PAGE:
<a href="https://biblicalmissiology.org/author/westfalr/" target="_self">Ralph Westfall</a>

Ralph Westfall

Ralph (Dave) Westfall is wrapping up a second career in teaching computer information systems at a public university in Southern California. Although raised in a somewhat Christian environment, he tried atheism in his youth but that didn't work out very well for him. After struggling with alcohol and anti-social behavior for years, he was invited to a church through door-to-door evangelism. In the second week he put his faith and trust in Jesus and was baptized a week later. His conversion was literally a life-changing experience. He has been walking with the Lord ever since, although God's path has taken him through two churches that had a lot of problems. Nevertheless he learned a lot about how to follow Jesus through his experiences in those situations.

4 Comments

  1. Mark Stephan

    Dave & Adam,

    I find this conversation interesting. Adam, I see that you are from the Austin, Texas area. I did a quick IP check from where you posted your comment. Odds are, we actually know each other since I am in the Austin area as well and very involved in the Missions community there.

    This is what bothers me, and I think it hit a trigger for Dave. People make assumptions, and make judgments on those assumptions without verifying those assumptions.

    Your assumptions are:

    1) We’re a ‘camp’ with all the same views and opinions.

    2) That we have created a mini-crusade against Carl without engaging in communication with him.

    Now while I am sure there are other built-in assumptions, these are the two I’ll answer very quickly.

    1) The Biblical Missiology community is very divergent in views and theologies. We come from Reformed back ground to Assembly of God background. You will find Charismatics, and non-charismatics. You will find Americans, Turks, Arabs, and over a dozen other ethnic backgrounds, not to mention people who grew-up and lived in islam, but came to Christ and proudly and boldly call themselves Christians. We disagree on many issues, but we certainly agree on the uniqueness of Christ, the power of the gospel, and that the Word of God is unchangeable, especially by us. We believe the Word of God, His Gospel and His Missions supersedes any human invention, including culture. We passionately love Jesus, and we are zealous for His Word, and take the scripture seriously when it says there will be Anti-Christs who will pervert the Word, as to lead many away from the faith.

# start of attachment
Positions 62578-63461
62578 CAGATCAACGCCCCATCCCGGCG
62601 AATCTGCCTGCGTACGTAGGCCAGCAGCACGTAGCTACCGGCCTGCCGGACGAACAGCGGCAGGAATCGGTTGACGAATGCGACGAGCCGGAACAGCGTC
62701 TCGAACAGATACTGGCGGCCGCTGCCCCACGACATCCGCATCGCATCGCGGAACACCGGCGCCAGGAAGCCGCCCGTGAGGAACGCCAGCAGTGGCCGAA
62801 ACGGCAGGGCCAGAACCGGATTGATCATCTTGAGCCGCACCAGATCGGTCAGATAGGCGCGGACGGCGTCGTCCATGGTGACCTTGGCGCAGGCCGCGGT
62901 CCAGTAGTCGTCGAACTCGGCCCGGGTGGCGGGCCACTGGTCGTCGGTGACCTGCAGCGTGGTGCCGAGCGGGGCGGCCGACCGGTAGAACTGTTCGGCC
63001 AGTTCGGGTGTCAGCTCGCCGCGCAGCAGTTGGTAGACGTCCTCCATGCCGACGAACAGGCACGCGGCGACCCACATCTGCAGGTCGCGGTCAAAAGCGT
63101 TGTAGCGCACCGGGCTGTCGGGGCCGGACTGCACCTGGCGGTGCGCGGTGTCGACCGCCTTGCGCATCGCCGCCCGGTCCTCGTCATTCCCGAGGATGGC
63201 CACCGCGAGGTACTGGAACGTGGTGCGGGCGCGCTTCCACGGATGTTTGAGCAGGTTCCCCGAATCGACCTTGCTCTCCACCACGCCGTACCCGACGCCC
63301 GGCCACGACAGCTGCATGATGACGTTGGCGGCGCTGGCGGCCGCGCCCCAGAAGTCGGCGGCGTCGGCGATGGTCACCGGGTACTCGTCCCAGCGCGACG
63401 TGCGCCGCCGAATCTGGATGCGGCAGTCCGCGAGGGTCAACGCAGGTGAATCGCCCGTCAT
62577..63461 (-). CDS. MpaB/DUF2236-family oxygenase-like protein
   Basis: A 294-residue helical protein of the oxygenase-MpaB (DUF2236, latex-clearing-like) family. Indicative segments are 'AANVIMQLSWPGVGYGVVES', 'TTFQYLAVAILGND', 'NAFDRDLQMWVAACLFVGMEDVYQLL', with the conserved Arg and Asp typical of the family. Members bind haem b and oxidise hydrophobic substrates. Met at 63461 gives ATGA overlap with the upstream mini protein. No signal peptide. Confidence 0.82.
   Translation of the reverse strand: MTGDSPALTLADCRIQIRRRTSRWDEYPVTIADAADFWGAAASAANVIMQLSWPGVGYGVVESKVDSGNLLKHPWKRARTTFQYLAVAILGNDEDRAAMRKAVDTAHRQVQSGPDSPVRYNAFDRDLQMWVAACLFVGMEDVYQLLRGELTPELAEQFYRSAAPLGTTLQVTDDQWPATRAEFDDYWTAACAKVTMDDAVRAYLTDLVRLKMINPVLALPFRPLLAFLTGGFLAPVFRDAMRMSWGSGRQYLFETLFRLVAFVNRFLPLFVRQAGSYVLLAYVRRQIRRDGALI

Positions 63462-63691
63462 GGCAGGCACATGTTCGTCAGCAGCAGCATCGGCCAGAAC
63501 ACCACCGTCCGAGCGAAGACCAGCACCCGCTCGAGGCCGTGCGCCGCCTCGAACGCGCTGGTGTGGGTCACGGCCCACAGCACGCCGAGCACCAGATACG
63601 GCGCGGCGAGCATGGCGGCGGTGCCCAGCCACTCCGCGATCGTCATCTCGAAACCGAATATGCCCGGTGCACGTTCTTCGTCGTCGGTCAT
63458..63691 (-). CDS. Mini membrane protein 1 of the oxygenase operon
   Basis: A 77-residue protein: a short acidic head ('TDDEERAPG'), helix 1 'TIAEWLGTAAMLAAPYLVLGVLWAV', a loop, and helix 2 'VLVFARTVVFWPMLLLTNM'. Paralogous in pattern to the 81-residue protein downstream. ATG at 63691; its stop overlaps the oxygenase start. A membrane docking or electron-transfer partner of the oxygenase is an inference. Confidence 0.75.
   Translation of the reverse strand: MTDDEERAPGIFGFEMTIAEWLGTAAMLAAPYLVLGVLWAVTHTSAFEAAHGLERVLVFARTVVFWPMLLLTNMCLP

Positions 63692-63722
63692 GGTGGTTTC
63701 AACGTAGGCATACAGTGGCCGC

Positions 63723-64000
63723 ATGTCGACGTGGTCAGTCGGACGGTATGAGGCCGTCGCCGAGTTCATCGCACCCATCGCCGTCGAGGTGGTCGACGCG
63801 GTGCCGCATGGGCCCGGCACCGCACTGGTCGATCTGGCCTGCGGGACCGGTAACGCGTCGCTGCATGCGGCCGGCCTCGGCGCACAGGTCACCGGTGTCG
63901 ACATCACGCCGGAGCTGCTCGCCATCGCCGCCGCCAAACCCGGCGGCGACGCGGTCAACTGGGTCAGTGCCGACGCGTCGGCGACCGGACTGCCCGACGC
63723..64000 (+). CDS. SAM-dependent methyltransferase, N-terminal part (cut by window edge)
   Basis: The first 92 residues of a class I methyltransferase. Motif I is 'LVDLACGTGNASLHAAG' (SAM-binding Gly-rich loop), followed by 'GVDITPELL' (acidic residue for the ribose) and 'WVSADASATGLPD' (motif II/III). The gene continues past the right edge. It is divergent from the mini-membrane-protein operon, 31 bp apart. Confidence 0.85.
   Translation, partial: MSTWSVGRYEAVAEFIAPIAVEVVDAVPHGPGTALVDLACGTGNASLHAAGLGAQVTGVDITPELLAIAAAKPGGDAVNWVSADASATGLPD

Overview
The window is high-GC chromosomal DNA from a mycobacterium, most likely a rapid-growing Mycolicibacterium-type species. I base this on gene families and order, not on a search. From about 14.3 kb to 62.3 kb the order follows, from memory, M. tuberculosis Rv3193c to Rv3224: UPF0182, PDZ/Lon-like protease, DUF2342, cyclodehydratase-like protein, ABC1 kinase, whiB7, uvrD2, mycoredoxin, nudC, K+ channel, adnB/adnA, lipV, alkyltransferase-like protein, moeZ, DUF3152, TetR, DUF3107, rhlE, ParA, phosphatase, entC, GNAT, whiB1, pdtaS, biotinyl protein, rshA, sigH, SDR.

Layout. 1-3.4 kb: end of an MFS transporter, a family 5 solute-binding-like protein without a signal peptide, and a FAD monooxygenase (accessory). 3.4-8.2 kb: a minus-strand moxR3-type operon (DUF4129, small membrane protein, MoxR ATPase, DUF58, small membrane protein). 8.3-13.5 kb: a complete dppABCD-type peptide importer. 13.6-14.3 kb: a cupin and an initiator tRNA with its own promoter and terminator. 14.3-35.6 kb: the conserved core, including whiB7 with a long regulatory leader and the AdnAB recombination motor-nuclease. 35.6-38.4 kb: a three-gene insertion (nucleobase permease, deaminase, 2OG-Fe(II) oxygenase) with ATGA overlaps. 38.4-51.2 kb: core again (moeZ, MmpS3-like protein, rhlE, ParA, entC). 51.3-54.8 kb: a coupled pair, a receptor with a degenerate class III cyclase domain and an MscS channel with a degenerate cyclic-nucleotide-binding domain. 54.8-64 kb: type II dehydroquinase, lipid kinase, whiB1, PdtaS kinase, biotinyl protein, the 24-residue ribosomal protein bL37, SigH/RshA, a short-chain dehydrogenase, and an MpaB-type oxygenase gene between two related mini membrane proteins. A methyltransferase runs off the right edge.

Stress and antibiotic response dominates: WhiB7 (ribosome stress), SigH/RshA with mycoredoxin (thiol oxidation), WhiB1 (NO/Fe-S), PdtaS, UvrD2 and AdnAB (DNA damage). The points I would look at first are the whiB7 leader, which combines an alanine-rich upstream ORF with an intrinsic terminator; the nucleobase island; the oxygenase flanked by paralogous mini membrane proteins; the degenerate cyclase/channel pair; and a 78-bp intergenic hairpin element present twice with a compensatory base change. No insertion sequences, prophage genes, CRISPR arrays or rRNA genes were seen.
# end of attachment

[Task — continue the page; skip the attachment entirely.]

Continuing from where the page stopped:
This brings me to Assumption #2

    2) Carl is a human. I know him, have spoken with him, and interviewed him. He is well known by many in Biblical Missiology, and was even mentored by some in Biblical Missiology long ago. His ministries often come across the ministries of many in Biblical Missiology and there is much interaction. Some good, some concerning. Carl has a lot of amazing ideas, and I understand the motivation of a lot of his Heart. That doesn’t mean I agree with the methods he has chosen to carry out his motivation. Some of them are downright scary. In life, it is easy to find many people with good motivations, and bad means. I’m sure I have been counted among them at times. Our concern with Carl is that he is a ‘Rockstar’ and given to teach many people with a sword of influence that cuts deep. I am not only concerned about the youth he awes and inspires, I am also concerned for him. Teachers are judged far more than anyone else, and with his influence, I am so concerned for him.

    Now, if you do know me, as we are both in the Austin area, I am concerned why you would not reach out to me in Austin and talk with me. Indeed, I know many in Carl’s camp in Austin. I know many in Frontiers, and who believe in the Insider Movement. I have repeatedly reached out to all of them again and again and again and again, yet they have severed community and do not follow-up, or reciprocate the reaching out. The very ones who cry foul, and beseech unity, are the ones who are worst at it. Now there’s a cult if there was one.

    So I offer again, reach out. Do not hide behind fake names, or pseudonyms. Children and weak minded men do that. If you are ashamed of your views, by all means, abandon them. You have my permission. If you believe your correct, then stand up for it and put your name and honor staked to it. Let us be straight with one another and contend for our faith as men of God should, and if one of us is in the false, may the Lord open their eyes through the sharpening of brother and brother he reveals the light of truth. Isn’t this the goal we should be seeking? How can one sharpen, if one will not contend with their brother for the faith?